FIG. 6 is a side-elevational view of a portion of the target arm which supports the cooking vessel, with parts broken away and parts taken in section.

FIG. 7 is a side-elevational view, with parts broken away and parts taken in section, of a jar-shaped cooking vessel.

FIG. 8 is a side-elevational view of a grill-type cooking vessel, shown supported in the target arm shown in dashed lines.

FIG. 9 is an enlarged plan view, as seen generally along the line 9--9 of FIG. 8.

FIG. 10 is a further enlarged section taken generally along the line 10--10 of FIG. 9.

FIG. 11 is an enlarged longitudinal section through the grill-type cooking vessel as seen generally along the line 11--11 of FIG. 9.

DESCRIPTION OF THE PREFERRED EMBODIMENT

The portable solar cooking apparatus of this invention is generally indicated at 10 in FIGS. 1 and 2. The cooking apparatus comprises a plurality of reflector panels which reflect the sun onto a cooking vessel supported on a target arm. There are at least two reflector panels, and four is the preferred number. Reflector panels 12, 14, 16 and 18 are shown in FIGS. 2 and 3. The reflector panels are preferably rectangular so that they can be conveniently hinged together. Hinge set 20 is a plurality of hinges on a hinge axis, with the hinges secured to reflector panels 14 and 16 in such a manner that the panels can be swung to a closed position where the panels 14 and 16 lie back-to-back, in the direction of the arrows in FIG. 2. In addition, the hinge set 20 permits the panels 14 and 16 to be hinged to an obtuse angle alpha between the adjacent faces of the panels, less than 180 degrees, as shown in FIG. 2. Hinge set 22 is a plurality of hinges on a single axis with the hinges secured to reflector panels 12 and 14. The hinges are arranged so that the panels 12 and 14 can be swung from a closed, face-to-face position to an open position with the obtuse angle beta between the faces of the panels. The angle beta is an obtuse angle, similar to the angle alpha. Hinge set 24 is secured between panels 16 and 18 to permit the same folding action as the hinge set 22 permits between panels 12 and 14. Thus, panels 16 and 18 can be hinged closed to a face-to-face position and open to a position indicated by the obtuse angle beta. The hinges in the hinge sets are preferably firm in their hinging action or tightenable so that when the panels are hinged open to the configuration indicated in FIGS. 1 and 2, the hinges retain the panels in their correct angular relationship. Furthermore, the hinge sets thus described permit the panels to be folded together with panels 12 and 14 in the face-to-face relationship, the panels 14 and 16 in back-to-back relationship, and the panels 16 and 18 in face-to-face relationship, with the folded configuration shown in FIG. 4.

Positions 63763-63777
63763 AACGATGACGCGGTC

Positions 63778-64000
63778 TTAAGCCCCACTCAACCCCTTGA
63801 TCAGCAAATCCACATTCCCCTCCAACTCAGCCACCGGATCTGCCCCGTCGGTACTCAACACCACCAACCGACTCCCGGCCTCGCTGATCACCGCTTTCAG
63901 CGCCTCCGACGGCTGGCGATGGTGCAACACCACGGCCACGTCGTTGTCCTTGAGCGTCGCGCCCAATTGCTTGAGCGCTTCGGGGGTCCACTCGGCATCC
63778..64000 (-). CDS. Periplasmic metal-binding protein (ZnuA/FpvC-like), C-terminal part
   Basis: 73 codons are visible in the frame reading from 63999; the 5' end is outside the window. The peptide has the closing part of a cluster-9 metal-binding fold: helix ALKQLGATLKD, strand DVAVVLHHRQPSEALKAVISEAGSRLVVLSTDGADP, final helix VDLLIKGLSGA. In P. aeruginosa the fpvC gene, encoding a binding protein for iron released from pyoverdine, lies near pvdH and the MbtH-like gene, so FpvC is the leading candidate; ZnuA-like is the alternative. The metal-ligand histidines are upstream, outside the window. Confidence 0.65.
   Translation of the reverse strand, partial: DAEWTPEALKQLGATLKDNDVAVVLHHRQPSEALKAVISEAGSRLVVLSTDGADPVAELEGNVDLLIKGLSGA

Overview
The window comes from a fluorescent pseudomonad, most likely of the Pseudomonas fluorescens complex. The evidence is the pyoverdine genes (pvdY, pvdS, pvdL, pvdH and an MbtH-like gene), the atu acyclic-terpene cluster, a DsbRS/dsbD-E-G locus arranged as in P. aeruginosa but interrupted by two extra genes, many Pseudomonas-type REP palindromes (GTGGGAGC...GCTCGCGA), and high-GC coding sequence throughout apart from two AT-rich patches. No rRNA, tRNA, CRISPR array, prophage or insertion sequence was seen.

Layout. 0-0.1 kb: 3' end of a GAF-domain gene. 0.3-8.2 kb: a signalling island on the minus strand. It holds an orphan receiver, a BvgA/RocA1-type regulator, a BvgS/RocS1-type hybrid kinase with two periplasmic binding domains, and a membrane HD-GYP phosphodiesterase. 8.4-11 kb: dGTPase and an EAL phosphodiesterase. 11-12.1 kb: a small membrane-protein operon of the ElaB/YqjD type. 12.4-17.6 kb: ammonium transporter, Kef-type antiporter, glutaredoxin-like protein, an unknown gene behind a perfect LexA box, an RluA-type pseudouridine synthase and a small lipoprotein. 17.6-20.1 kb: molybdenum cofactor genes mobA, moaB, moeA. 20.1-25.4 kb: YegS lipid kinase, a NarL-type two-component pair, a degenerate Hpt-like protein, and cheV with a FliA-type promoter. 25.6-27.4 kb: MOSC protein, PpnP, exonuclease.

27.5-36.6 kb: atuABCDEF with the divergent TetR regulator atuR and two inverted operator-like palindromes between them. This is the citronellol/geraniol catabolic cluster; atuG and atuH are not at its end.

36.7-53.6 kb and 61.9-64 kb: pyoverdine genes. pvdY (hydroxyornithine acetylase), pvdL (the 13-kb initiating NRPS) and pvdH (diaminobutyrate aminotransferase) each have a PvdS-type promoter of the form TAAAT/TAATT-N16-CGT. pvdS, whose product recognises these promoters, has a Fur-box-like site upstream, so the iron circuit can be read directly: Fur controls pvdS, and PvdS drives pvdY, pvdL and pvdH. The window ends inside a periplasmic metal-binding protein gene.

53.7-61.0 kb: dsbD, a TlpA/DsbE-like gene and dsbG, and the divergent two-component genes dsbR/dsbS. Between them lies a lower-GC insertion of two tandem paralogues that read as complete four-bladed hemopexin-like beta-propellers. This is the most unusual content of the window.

Stands are provided to support the reflector panels at an angle above the ground, as shown in FIG. 1. Stands 26 and 28 are shown in FIG. 2. The stands are telescoping, as shown in FIG. 1, and have a manually operable set screw 30 for locking the telescoping leg 32 at the proper extension. The stands are respectively pivoted in U-shaped brackets 34 and 36, which are respectively secured on the back of panels 12 and 18 close to the hinge point. When thus configured, the stands lie on the outside of the assembly when it is folded to the closed position shown in FIG. 2. If preferred and if the stands could be made sufficiently thin, the stands could be placed on the backs of panels 14 and 16 close to the hinge sets 22 and 24 so that the stands would lie on the interior of the assembly when closed. These stands permit the reflector panels to be positioned with respect to the sun angle so that the sun is reflected toward a particular focal point.